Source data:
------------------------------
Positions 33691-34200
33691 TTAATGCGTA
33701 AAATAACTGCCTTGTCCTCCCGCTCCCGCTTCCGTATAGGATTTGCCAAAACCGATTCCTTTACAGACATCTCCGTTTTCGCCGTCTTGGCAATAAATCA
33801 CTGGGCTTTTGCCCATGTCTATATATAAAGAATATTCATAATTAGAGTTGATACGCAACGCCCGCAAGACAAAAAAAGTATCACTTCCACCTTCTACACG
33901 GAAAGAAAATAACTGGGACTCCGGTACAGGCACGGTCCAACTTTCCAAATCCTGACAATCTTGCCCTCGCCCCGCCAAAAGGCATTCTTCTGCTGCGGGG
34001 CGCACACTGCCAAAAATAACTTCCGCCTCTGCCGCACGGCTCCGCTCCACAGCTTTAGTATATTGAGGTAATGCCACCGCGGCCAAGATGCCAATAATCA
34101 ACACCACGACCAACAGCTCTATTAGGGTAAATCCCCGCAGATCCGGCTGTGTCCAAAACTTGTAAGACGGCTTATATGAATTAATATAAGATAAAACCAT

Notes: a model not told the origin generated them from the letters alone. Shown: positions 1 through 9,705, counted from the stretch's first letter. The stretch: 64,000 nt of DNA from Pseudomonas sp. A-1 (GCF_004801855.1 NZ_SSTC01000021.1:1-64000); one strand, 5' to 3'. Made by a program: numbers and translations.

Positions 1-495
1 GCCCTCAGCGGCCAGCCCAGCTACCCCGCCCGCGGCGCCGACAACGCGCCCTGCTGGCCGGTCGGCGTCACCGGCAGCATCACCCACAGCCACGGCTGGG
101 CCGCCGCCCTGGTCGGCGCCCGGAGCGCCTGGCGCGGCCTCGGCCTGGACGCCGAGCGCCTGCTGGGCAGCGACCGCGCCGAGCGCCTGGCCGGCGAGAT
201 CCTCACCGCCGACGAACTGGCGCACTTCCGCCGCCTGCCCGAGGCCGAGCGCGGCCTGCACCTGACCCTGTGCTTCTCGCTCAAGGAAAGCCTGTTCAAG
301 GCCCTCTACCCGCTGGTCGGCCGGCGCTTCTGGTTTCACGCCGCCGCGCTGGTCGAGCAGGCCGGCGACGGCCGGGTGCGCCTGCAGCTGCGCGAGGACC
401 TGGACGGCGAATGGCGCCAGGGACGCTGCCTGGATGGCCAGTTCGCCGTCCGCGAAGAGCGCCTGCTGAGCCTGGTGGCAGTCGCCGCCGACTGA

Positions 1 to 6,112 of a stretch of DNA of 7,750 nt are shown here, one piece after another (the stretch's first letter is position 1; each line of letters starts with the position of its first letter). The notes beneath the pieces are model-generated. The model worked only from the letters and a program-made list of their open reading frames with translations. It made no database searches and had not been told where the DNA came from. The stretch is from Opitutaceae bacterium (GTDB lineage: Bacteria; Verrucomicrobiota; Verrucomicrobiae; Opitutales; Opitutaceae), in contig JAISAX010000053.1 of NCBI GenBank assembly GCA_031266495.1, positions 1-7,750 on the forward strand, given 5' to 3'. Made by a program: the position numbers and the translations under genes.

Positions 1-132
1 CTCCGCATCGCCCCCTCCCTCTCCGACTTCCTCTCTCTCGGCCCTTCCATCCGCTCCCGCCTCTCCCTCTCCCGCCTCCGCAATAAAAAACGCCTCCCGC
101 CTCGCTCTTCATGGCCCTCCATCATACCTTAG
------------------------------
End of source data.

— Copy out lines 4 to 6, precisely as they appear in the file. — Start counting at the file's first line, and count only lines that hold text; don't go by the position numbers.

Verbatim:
33801 CTGGGCTTTTGCCCATGTCTATATATAAAGAATATTCATAATTAGAGTTGATACGCAACGCCCGCAAGACAAAAAAAGTATCACTTCCACCTTCTACACG
33901 GAAAGAAAATAACTGGGACTCCGGTACAGGCACGGTCCAACTTTCCAAATCCTGACAATCTTGCCCTCGCCCCGCCAAAAGGCATTCTTCTGCTGCGGGG
34001 CGCACACTGCCAAAAATAACTTCCGCCTCTGCCGCACGGCTCCGCTCCACAGCTTTAGTATATTGAGGTAATGCCACCGCGGCCAAGATGCCAATAATCA